What happens when people make insensitive comments on your Facebook page?

Post by: Kim Stephens

Having the ability for people to post comments to your Facebook page can be an invaluable opportunity to get direct feedback from the community. In the past, people were really only able to talk openly about  your response effort by sending a letter to the editor of the local newspaper. Now, they can tell you exactly how they feel on your Facebook page. This ability, however, has a lot of folks in the emergency response business a little nervous. What if we get people commenting who say foul things about our organization or how we are handling the incident? How do you respond to irrational comments, untruthful information about what your organization is doing or hurtful remarks? One lesson that we in the social media and emergency management realm have always preached…don’t worry–other, rational citizens will respond for you.

The Facebook page for the Barry Point OR Fire can serve as a case in point. A seemingly innocuous post simply providing a picture with a caption “New Incident Commander..talks to crews…” elicited this comment:

The adminstrators of the page, however, didn’t have to argue with this woman or even acknowledge her terribly insensitive, irrational comment. Why? Citizens responded for them with statements such as:

  • Seriously, I cannot belive you had the nerve to post that.
    A few days ago a young girl lost her life protecting your towns, your forests from complete destruction. I know crews who have been on this fire from the flare up working 16 hour days in the heat lugging 50 pound packs and chainsaws trying to keep it from destroying everything in its path. They are getting 4 hour rest periods to sleep.
  • Shame on you. And to all of the hard working men and women who are putting your own safety and well-being on the line for the communities, thank you, thank you, thank you. Be safe!
  • ..not only is what you said disrespectful, untruthful and condescending, but I can’t even take it seriously as your post is riddled with misspellings and grammatical errors.
  • AMAZING! Our children, my child, is out there everyday protecting the homes, families and land in that area and you have the nerve to post something like that. They work theirs tails off! If they play a little hacky sac they probably deserve a break! You have balls lady.

It goes on and on. The naysayer tried to argue back, but her voice was drowned out. The only response required from the page administrators was this acknowledgement and reminder of their comment policy:

The reminder of the comment policy is important. People might wonder why the administrators didn’t simply delete her comment. Deleting it, however, would be completely counterproductive. She would most likely start a rant on her own Facebook page or even go so far as to produce a blog that was solely designed to rant about the response. Although she still might do those things, by leaving the comment for all to see, as well as the responses from the community, her stature  is diminished and she is not able to elevate herself to a martyr status, e.g. “I am the one whose voice was stifled!”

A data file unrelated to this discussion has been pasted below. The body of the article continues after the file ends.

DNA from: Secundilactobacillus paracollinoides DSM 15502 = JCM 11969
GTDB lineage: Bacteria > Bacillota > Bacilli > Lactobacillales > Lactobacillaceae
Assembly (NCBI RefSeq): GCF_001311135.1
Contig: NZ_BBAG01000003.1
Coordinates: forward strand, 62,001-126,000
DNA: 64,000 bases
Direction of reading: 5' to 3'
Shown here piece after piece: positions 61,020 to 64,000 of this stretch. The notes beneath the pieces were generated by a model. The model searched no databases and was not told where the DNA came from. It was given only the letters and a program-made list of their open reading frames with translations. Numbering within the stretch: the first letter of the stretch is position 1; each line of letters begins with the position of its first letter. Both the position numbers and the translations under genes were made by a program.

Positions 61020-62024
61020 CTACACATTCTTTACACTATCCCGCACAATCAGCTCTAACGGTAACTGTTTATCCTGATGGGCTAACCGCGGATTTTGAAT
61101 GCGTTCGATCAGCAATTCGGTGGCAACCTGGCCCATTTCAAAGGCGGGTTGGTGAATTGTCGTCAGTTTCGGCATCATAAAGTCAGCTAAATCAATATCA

If you have an example of this happening to you, I’d love to hear about it. And good luck to all the firefighters out there this summer. You all are in our thoughts.

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8 responses to “What happens when people make insensitive comments on your Facebook page?

  1. We’ve found that Facebook tends to be more civil — and I assume that’s because people are logged in with their real name and identity (most of the time). Anonymous comments on blog sites are much nastier. We leave negative comments, unless they absolutely violate our policy:

    http://news.arlingtonva.us/pr/ava/comments-policy.aspx

    And yes, we’ve found that the community tends to jump right in and help balance negative comments. As a public entity, we think it’s important to be as transparent as possible.

  2. Good post, Kim. Inspiring to those who may be hesistant in posting.

  3. Thanks for the comment. It’s true, when your picture is next to your name it makes it a little more difficult to be rude. However, some people seem to have no problem with it!

  4. Thanks Steve!

  5. Excellent article, and well handled by the page admin. Nurture your community and brand advocates, moderate as need be. Flames have existed since the old BB and Newsgroup days…Shake your head and sigh as appropriate.

  6. Thanks so much. Good advice “nurture your community and brand advocates.” I love that!

  7. I agree that this situation was handled well by the organization. It is always better to let other citizens point out the flaws of irrational arguments or statements rather than, as you noted, fan the flames by addressing it directly or deleting.

    I sometimes rely on an off-topic comment policy to handle another type of situation. For example, someone basically wrote a letter as a comment on a Flickr photograph. The letter’s content was in no way related to the photograph in question, except that it was addressed to one of the subjects photographed.

    My solution in this case was to reply privately by email, providing the website contact page for the individual to whom she addressed her remarks, and then deleted the comment from Flickr.

  8. Thanks David–I like your policy of “off topic comments.” That makes a lot of sense. I have heard of that policy before but never an example of how it was employed–thanks for that!

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